Docker and DevOps: How Docker Integrates with CI/CD Pipelines

Docker and DevOps are pivotal in modern development workflows. In this beginner-friendly tutorial, I will guide you through the integration of Docker with Continuous Integration and Continuous Deployment (CI/CD) pipelines, explaining each concept in detail for a better understanding.

To learn more about Docker, please check out my other Docker Tutorials for Beginners.


Before we start, please ensure that you have the following:

  1. Basic command line skills.
  2. Basic understanding of DevOps, CI/CD pipelines, and version control systems like Git.
  3. Familiarity with Docker and Docker commands. If you’re new to Docker, please check out these two tutorials to get started: Introduction to Docker and Managing Docker Containers.

Introduction to CI/CD pipelines

In the world of software development, Continuous Integration (CI) and Continuous Deployment (CD) are practices designed to improve code quality and facilitate rapid, reliable delivery of software.

Continuous Integration (CI)

Continuous Integration is the practice of regularly merging all developers’ working copies to a shared mainline. This means that when a developer makes changes to an application’s code, those changes are integrated into the repository multiple times per day. This is often accompanied by automated unit tests to catch bugs or issues early.

Continuous Deployment (CD)

Continuous Deployment takes the changes that pass the testing phase of CI and automatically deploys them into the production environment. This means that code changes are automatically built, tested, and prepared for release to production so that a working version of your application is always ready for deployment.

CI/CD pipelines reduce the time between writing a line of code and that code being in production. They also reduce the risk of introducing errors in production by automating previously manual steps.

How Docker integrates with CI/CD pipelines

Docker plays a crucial role in CI/CD pipelines by ensuring consistency across different stages of the pipeline. Let’s break down how Docker integrates with each stage of a CI/CD pipeline:

  1. Local development: Developers use Docker to create containers that mirror the production environment on their local machines. This reduces the chances of encountering the “it works on my machine” problem. Docker allows them to debug their application in an environment similar to the one in which it will ultimately run.
  2. Continuous Integration: When code is pushed to the repository, the CI server pulls the latest code and runs a series of tests inside a Docker container. This ensures that tests are run in the exact same environment where the application will be deployed.
  3. Continuous Deployment: If all tests pass, the CI server pushes the Docker image used for testing to a Docker registry. The CD server then pulls this image from the registry and deploys it to the production servers.

In summary, Docker ensures that the application runs in the same environment during development, testing, and production. This eliminates environment-specific bugs and speeds up the development cycle.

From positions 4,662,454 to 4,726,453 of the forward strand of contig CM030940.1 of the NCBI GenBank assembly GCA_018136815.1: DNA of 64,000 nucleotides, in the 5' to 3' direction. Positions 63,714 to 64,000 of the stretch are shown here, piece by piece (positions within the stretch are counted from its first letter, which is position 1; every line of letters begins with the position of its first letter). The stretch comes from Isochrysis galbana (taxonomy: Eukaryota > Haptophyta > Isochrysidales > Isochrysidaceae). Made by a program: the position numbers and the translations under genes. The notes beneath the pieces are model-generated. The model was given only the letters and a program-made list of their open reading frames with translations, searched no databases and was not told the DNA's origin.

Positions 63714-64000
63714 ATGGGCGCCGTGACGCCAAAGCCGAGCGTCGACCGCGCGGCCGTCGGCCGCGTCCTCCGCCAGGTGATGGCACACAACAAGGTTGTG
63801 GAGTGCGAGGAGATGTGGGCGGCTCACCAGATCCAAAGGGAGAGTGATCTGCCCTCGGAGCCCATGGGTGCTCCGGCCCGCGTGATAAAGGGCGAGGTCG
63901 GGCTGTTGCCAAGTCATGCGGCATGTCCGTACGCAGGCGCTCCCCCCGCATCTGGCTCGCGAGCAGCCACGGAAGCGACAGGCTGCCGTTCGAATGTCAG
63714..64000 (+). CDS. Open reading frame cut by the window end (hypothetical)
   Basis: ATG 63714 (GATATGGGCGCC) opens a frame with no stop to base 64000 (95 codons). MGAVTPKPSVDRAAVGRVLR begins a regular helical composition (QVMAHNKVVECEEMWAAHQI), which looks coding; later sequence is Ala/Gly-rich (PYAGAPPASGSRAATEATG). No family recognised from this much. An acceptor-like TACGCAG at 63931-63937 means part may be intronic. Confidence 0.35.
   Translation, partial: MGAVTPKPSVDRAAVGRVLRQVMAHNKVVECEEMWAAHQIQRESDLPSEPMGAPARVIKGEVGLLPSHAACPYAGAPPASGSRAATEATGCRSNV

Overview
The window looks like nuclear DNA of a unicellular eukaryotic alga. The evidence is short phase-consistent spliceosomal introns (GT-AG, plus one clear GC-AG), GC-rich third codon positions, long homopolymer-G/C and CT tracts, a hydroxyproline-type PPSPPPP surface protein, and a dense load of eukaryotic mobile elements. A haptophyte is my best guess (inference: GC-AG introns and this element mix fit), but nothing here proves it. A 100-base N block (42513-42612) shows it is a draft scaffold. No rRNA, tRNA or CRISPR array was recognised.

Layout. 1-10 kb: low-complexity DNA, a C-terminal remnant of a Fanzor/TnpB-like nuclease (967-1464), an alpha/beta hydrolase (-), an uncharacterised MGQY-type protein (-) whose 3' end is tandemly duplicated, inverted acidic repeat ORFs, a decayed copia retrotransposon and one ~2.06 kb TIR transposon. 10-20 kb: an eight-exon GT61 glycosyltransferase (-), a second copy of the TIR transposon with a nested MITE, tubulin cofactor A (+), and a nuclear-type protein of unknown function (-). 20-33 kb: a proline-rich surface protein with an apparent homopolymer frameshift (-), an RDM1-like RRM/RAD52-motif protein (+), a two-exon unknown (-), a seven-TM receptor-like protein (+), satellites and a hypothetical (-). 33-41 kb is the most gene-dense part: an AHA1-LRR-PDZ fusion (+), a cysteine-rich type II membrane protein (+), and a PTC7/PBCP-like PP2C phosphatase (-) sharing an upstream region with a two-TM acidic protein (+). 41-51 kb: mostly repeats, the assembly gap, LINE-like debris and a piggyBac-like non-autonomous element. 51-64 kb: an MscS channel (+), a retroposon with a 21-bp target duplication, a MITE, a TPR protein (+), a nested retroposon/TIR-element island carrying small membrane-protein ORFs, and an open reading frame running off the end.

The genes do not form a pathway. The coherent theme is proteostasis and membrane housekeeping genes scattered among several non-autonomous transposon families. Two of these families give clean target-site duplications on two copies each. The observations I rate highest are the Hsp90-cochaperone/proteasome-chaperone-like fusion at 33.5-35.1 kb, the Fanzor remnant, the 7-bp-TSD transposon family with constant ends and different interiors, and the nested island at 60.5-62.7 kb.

Now, let’s look at a practical example of how to integrate Docker with a CI/CD pipeline.

Setting up a CI/CD Pipeline with Docker and Jenkins

We’ll be using Jenkins, an open-source automation server, to set up our CI/CD pipeline. Jenkins supports version control tools like Git and has numerous plugins for integrating various DevOps tools.

  1. Install Jenkins: Follow the instructions from the Jenkins official website here to install Jenkins on your machine.
  2. Create a Jenkinsfile: A Jenkinsfile is a text file that contains the definition of a Jenkins Pipeline. It’s checked into source control, allowing you to code your pipeline. Here’s an example of a Jenkinsfile that builds a Docker image and pushes it to Docker Hub:
    pipeline {
        agent any
        stages {
            stage('Build') {
                steps {
                    script {
                        dockerImage ="my-image:${env.BUILD_ID}")
            stage('Publish') {
                steps {
                    script {
                        docker.withRegistry('', 'docker-hub-credentials') {

In this file, my-image:${env.BUILD_ID} is the Docker image name, and docker-hub-credentials is the Jenkins credentials ID for Docker Hub.

  1. Create a new Jenkins job: Go to Jenkins dashboard and create a new job. Select the ‘Pipeline’ option, give your pipeline a name, and click ‘OK’.
  2. Configure the pipeline: In the pipeline configuration page, under the Pipeline section, choose ‘Pipeline script from SCM’ in the Definition dropdown. Choose Git in the SCM dropdown and provide the Repository URL where your code resides. In the Script Path field, provide the path to your Jenkinsfile.
  3. Run the pipeline: Save your changes and click ‘Build Now’ to run your pipeline.

And that’s it! You’ve successfully integrated Docker into a CI/CD pipeline. Your application is now built and deployed in a consistent, repeatable manner, greatly reducing the chances of encountering environment-specific bugs.

Remember, the steps above can vary depending on your specific use-case and infrastructure, but the principles remain the same. Docker ensures consistent environments across your pipeline, reducing bugs and speeding up deployments.

I hope you’ve found this tutorial helpful! Keep exploring and happy learning!